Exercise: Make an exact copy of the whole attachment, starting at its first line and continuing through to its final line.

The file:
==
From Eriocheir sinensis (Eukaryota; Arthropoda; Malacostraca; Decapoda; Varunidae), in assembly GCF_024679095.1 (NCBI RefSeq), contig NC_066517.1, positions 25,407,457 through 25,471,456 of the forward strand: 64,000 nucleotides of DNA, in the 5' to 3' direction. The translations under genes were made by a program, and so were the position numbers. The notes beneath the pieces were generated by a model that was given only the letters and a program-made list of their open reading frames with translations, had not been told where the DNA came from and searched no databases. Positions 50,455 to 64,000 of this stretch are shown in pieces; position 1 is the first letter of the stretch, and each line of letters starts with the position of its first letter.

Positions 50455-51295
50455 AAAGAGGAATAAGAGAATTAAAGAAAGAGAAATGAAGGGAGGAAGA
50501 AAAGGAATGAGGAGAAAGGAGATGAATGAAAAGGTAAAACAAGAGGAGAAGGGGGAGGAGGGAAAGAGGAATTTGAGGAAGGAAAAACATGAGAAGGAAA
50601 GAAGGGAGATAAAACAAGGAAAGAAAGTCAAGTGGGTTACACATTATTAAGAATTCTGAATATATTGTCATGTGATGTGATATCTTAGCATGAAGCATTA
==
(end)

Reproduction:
From Eriocheir sinensis (Eukaryota; Arthropoda; Malacostraca; Decapoda; Varunidae), in assembly GCF_024679095.1 (NCBI RefSeq), contig NC_066517.1, positions 25,407,457 through 25,471,456 of the forward strand: 64,000 nucleotides of DNA, in the 5' to 3' direction. The translations under genes were made by a program, and so were the position numbers. The notes beneath the pieces were generated by a model that was given only the letters and a program-made list of their open reading frames with translations, had not been told where the DNA came from and searched no databases. Positions 50,455 to 64,000 of this stretch are shown in pieces; position 1 is the first letter of the stretch, and each line of letters starts with the position of its first letter.

Positions 50455-51295
50455 AAAGAGGAATAAGAGAATTAAAGAAAGAGAAATGAAGGGAGGAAGA
50501 AAAGGAATGAGGAGAAAGGAGATGAATGAAAAGGTAAAACAAGAGGAGAAGGGGGAGGAGGGAAAGAGGAATTTGAGGAAGGAAAAACATGAGAAGGAAA
50601 GAAGGGAGATAAAACAAGGAAAGAAAGTCAAGTGGGTTACACATTATTAAGAATTCTGAATATATTGTCATGTGATGTGATATCTTAGCATGAAGCATTA